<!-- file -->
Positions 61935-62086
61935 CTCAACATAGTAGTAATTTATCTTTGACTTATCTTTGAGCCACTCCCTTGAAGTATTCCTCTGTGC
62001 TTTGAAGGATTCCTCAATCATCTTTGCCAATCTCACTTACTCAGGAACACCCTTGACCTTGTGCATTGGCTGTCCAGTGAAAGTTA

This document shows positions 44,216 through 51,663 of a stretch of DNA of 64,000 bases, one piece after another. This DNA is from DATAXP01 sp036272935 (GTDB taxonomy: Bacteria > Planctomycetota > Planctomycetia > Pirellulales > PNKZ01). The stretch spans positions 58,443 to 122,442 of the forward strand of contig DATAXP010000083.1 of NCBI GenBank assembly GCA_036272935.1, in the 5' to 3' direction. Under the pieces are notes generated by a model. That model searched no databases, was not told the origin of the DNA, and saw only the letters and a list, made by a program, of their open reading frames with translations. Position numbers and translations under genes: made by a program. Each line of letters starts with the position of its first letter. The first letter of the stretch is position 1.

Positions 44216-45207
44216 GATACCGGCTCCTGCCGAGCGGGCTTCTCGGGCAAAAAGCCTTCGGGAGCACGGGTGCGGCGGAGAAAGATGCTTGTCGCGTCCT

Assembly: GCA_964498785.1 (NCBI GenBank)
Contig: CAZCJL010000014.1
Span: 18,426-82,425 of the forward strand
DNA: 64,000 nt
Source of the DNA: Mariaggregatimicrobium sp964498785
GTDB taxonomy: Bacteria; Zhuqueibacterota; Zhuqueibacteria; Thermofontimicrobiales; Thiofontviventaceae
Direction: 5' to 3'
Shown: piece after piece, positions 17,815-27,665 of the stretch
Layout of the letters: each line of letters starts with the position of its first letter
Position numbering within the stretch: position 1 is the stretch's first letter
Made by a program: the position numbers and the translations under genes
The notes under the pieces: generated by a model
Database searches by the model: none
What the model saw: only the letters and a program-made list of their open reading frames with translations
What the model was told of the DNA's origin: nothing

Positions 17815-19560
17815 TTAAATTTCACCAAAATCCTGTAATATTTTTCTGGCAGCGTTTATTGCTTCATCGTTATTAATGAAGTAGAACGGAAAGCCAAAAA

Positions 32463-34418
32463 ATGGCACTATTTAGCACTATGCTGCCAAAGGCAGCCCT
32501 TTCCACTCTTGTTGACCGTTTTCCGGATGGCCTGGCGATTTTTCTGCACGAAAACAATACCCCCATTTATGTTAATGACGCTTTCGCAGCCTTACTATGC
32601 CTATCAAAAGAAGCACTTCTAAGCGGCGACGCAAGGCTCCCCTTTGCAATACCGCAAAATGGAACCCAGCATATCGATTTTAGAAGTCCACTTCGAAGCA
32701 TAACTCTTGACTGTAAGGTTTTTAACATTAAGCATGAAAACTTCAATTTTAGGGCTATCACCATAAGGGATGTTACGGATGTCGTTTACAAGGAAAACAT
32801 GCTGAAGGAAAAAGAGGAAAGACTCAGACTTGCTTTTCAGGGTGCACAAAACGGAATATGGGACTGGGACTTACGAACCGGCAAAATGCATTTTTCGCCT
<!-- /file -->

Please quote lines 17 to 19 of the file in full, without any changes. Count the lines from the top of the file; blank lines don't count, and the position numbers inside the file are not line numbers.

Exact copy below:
Made by a program: the position numbers and the translations under genes
The notes under the pieces: generated by a model
Database searches by the model: none